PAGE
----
As Frankfurt notes, these situations are an occupational danger for people in prominent jobs:
The production of bullshit is stimulated whenever a person’s obligations or opportunities to speak about some topic are more excessive than his knowledge of the facts that are relevant to that topic. This discrepancy is common in public life, where people are frequently impelled—whether by their own propensities or by the demands of others — to speak extensively about matters of which they are to some degree ignorant.
One can see this happening on cable TV on an hourly basis, as professional talkers are asked to talk about topics in which they have no expertise. Politicians tend to be made of slightly more prudent stuff, and when they get a question on an unfamiliar subject, they’ll offer some sort of vague nonresponse or vow to get back to their questioner later, often without any intent to follow through. Trump, who often acts more like a pundit than a president, is happy to follow the talking heads here as well.
In June, the president visited the United Kingdom, where his ambassador had recently created a controversy by saying the National Health Service should be opened up to American companies in a post-Brexit bilateral trade deal with the U.S. A reporter asked Trump whether he agreed. The president first tried to play it off—“I can’t hear him. What?”—until Prime Minister Theresa May threw a lifeline to her counterpart, who did not know the initialism NHS. “It’s a question about the National Health Service,” she explained. Trump jumped right in:
Look, I think everything with a trade deal is on the table. When you—when you’re dealing in trade, everything is on the table—so, NHS or anything else. There are a lot—a lot more than that. But everything will be on the table, absolutely. Okay.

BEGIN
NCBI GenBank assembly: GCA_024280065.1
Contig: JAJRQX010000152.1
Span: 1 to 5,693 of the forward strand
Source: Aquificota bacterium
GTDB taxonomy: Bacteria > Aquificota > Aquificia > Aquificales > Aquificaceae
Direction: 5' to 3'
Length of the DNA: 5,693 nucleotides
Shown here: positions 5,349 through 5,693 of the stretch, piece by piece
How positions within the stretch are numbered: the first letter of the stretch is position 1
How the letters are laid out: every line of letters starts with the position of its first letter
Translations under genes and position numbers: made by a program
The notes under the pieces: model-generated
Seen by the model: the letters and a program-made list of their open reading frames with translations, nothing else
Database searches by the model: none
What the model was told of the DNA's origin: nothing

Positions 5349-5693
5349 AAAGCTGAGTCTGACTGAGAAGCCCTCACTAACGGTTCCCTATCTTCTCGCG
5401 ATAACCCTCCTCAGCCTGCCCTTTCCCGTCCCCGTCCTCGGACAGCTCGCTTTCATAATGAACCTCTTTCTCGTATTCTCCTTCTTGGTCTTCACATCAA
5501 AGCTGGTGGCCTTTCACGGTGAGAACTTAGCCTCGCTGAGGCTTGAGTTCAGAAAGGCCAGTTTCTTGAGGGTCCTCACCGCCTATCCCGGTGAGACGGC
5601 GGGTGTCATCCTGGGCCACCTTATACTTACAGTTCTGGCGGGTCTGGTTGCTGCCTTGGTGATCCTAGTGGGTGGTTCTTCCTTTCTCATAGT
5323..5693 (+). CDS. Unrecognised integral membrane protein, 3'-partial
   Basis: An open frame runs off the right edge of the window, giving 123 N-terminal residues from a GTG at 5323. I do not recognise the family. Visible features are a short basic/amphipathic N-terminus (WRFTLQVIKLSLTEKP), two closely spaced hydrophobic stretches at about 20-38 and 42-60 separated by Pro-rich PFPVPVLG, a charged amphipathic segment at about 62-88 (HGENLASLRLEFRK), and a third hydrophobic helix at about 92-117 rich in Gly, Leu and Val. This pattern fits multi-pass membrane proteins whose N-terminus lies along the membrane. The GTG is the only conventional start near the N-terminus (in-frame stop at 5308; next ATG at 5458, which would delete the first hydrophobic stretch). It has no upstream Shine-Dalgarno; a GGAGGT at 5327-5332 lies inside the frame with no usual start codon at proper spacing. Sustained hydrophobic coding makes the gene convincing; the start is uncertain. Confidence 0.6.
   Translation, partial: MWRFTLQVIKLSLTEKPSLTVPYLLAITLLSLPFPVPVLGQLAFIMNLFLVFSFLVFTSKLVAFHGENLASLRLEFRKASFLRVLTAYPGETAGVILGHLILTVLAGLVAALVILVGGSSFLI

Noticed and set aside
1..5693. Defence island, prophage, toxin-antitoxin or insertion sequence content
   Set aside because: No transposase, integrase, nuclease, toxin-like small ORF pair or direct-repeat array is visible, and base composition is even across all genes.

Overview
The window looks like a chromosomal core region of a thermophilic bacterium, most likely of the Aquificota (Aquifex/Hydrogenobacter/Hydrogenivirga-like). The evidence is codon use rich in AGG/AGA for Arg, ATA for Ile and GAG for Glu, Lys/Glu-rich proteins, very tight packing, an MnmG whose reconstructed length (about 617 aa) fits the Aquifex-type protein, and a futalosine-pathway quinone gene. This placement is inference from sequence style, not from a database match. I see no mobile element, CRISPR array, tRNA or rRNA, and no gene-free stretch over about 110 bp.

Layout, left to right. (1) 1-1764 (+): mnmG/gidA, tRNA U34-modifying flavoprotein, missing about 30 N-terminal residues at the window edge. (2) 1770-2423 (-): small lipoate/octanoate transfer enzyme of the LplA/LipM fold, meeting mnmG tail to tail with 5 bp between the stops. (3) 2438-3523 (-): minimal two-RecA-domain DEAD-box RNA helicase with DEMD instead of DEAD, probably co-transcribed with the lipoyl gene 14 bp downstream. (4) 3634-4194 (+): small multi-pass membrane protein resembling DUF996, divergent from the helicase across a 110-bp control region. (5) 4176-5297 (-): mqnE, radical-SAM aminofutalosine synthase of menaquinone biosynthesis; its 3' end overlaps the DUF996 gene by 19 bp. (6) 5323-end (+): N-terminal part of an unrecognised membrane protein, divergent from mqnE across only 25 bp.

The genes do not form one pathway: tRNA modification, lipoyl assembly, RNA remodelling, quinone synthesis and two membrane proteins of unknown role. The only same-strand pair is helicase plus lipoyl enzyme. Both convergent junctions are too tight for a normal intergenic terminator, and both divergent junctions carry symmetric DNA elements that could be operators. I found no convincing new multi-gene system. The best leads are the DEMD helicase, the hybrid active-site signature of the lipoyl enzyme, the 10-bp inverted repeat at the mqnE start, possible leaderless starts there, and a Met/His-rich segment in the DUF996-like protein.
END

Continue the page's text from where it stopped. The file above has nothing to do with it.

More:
Another of Trump’s tells for bullshitting is the promise of a forthcoming plan in some short, defined period. In 2017, Axios compiled a list of Trump promising to do things in two weeks’ time, often in response to questions for which he was unprepared. From that vantage point, his more modest promises on the busing plan—he’d release it in four weeks, or in a couple of months—represent a sort of growth.
But such promises remain politically risky. Even if Trump initially had no intention of releasing most of these two-week plans, his claims often elicit later questions from the press, chiefly, “Well, where’s the plan?” That, in turn, leads Trump to push out half-baked, hasty policy announcements on everything from tariffs to transgender troops.
Sometimes Trump’s instinct to bullshit makes the press his unwitting accomplice. During the 2016 presidential campaign, a reporter asked Trump whether he was proposing a registry or database of Muslims. The candidate at first answered noncommittally: “We’re going to have to look at a lot of things very closely.” By later in the same day, the question had become his policy: “There should be a lot of systems, beyond databases. We should have a lot of systems,” he said. When another journalist asked how that was different from Nazi registries of Jews, Trump replied, “You tell me, you tell me. Why don’t you tell me.”